before the attack to all experienced soldiers.
Thirty minutes before 2000 hours of January 20,
fourteen battalions of artillery signaled the opening preparation. But this did not hinder the enemy from sensing the attack
and returning the fire in volume. Dense fog blacked out the night completely. As both 141st and 143rd infantrymen approached
the crossing sites, the story was the same: Incoming artillery and mortar fire, men moving over reportedly cleared lanes stumbling
upon German anti-personnel mines, many casualties, shell and mine fragments ripping and rendering useless the rubber boats
being carried for the crossing, guides losing their way or taking the wrong turn in the pitch black, precious time consumed
in repeated reorganization. In one company alone, the company commander was killed, the second-in-command wounded, and thirty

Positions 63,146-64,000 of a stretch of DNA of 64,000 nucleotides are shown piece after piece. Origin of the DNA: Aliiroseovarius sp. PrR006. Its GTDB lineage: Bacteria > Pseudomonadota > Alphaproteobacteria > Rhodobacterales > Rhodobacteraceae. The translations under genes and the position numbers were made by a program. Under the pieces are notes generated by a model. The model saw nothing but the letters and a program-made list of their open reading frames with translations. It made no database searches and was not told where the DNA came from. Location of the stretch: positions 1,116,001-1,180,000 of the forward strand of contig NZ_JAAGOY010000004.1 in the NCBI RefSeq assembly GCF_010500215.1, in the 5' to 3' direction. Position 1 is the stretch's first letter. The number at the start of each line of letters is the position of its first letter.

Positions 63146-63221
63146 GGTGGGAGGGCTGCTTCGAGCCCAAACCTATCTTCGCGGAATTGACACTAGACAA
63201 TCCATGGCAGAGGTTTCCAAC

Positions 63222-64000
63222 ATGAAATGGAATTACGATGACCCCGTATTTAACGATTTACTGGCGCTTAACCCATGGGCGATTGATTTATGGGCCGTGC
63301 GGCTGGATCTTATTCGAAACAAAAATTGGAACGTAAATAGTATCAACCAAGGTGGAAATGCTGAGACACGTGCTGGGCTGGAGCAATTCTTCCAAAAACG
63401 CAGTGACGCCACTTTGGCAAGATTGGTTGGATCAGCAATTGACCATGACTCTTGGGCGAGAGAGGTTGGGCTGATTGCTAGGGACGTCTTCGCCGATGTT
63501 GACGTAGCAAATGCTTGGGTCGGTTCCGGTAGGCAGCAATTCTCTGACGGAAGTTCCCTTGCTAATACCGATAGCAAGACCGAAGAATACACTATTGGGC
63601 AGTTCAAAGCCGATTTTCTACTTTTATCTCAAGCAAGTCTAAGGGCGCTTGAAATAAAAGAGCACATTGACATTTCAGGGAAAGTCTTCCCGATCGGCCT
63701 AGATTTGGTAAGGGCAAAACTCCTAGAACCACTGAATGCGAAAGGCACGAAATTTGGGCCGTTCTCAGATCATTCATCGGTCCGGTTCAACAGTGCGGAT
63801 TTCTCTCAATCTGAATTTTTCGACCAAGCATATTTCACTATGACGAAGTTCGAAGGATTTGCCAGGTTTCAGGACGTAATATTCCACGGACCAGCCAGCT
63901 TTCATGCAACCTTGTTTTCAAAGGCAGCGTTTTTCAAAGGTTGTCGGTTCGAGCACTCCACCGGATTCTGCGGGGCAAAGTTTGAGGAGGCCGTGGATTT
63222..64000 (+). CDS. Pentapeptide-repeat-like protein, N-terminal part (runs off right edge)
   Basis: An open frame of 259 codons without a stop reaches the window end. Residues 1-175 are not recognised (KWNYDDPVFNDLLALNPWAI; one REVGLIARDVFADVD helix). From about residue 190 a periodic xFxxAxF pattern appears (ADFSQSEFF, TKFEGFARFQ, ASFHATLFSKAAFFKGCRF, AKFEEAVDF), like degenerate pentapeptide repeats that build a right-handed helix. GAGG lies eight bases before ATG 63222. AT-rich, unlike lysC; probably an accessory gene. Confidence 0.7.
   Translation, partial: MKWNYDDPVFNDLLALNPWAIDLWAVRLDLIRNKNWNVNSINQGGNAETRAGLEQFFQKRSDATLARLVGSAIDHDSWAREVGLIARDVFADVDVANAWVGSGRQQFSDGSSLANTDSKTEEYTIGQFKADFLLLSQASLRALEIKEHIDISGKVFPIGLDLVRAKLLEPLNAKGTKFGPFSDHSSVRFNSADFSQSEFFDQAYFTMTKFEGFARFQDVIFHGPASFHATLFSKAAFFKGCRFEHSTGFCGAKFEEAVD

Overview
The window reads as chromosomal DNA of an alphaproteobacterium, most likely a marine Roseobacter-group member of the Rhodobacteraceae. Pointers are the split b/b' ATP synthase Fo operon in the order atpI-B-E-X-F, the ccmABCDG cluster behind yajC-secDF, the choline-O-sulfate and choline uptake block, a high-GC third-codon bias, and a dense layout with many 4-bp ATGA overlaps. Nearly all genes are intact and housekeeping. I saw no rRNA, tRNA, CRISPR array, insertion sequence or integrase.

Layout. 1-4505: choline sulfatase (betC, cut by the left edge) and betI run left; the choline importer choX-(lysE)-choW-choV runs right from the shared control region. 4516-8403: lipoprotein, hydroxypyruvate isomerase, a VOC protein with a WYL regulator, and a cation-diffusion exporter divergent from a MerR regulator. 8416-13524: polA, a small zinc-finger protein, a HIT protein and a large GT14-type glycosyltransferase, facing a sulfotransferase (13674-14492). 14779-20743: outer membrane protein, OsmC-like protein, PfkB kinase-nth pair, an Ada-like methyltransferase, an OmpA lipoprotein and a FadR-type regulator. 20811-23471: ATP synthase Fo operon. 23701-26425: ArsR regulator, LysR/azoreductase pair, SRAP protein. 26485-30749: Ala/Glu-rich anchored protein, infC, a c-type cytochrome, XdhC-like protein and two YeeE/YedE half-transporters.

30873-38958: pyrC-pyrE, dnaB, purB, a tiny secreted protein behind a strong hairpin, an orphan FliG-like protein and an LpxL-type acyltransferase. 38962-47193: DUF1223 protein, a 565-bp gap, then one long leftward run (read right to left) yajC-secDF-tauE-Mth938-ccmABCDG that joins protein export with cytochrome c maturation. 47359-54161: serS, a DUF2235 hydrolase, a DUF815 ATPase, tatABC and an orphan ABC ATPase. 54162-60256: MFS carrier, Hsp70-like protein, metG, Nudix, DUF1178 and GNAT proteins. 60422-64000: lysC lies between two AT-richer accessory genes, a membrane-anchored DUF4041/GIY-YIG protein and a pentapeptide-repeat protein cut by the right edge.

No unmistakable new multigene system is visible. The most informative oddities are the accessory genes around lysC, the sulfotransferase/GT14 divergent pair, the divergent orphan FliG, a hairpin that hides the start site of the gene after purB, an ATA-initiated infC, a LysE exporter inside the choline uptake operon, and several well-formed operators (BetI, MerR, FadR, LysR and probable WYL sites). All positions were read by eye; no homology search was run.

men were casualties before reaching the river.
At the water's edge German machine guns and small
arms close to the shore spattered into first elements attempting to cross. Boats overturned in the swift waters or were punctured
when the mortars fell. A brigadier-general rooted out an attached bridge-building party from foxholes one and one-half miles
from the crossing site where they belonged. Just prior to daylight small forces of both regiments got across on makeshift
bridges. The Ist Battalion of the 143rd found itself pocketed in interlocking German machine gun fire with the river to their
backs. The bulk of A and B companies, 141st, dug in and stayed on the west bank throughout daylight of the 21st. But no communication
could be had with them and no follow-up could occur over the exposed river site during the day.
The Corps commander ordered the attack for the
Rapido bridgehead to be resumed by a daylight assault. There would be no surprise, now. Germans, too, were bringing up reinforcements,
and calling down continuous fires upon the river areas. First set for 1400, the late arrival of more boats delayed the time
until 1600. The 143rd Infantry, 1st and 3rd Battalions, again jumped off at that time. Though the river was smoked heavily